Gareth Bale has announced his retirement from football “with immediate effect”.
It had long been rumoured that the 33-year-old would make a decision on his future after the tournament and, on Monday, he released a heartfelt statement confirming he was hanging up his boots.
He wrote: “I feel incredibly fortunate to have realised my dream of playing the sport I love. It has truly given me some of the best moments of my life. The highest of highs over 17 seasons, that will be impossible to replicate, no matter what the next chapter has in store for me.
In Pictures | Gareth Bale
“From my very first touch at Southampton to my last with LAFC and everything in between, shaped a club career that I have an immense pride and gratitude for. Playing for and captaining my country 111 times has truly been a dream come true.”
Bale’s trophy record has entered him into the discussion for the greatest British footballer of all time, having broken through at Southampton as a teenager before joining Tottenham.
Initially, his Spurs stint did not go to plan as he failed to win any of his first 24 Premier League games for the capital club, a run which spanned two years and saw him linked with a cheap move away.
But Bale hit form with emphatic fashion from 2011 onwards, scoring 26 goals in his final season at Tottenham before a £90million world-record move to Real Madrid.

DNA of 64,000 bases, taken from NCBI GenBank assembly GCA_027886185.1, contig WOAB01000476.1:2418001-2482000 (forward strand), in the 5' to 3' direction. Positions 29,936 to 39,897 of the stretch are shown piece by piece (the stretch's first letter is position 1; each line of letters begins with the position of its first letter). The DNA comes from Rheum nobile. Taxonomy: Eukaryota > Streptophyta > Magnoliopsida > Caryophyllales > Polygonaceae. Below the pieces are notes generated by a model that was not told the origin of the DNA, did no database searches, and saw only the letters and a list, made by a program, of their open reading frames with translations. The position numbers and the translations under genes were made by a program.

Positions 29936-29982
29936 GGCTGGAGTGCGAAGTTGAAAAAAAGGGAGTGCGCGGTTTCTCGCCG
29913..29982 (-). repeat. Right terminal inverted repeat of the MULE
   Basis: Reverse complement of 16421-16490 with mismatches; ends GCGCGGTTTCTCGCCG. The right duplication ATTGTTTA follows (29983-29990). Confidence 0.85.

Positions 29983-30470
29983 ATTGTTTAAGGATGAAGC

The winger formed part of the famed ‘BBC’ strikeforce alongside Karim Benzema and Cristiano Ronaldo, hitting 106 goals in 258 Madrid appearances while scooping five Champions League titles, three LaLiga crowns and a Copa del Rey.
Bale’s overhead kick in the 2018 final victory over Liverpool went down in history as one of the greatest goals scored on such a stage.
Injury plagued his final years in Madrid before a loan return to Spurs and one last move to LAFC, for whom he scored a memorable 128th-minute equaliser in the MLS Cup final before lifting the trophy via a penalty shootout.
As Bale’s career wore on, his talismanic role for Wales only grew as he helped guide them to two European Championship campaigns and a first World Cup outing in 64 years.
A separate statement on his international retirement read: “My decision to retire from International football has been, by far the hardest of my career.
“My journey on the international stage is one that has changed not only my life but who I am. The fortune of being Welsh and being selected to play for and captain Wales, has given me something incomparable to anything else I’ve experienced.
“I am honoured and humbled to have been able to play a part in the history of this incredible country, to have felt the support and passion of the red wall, and together have been to unexpected and amazing places.”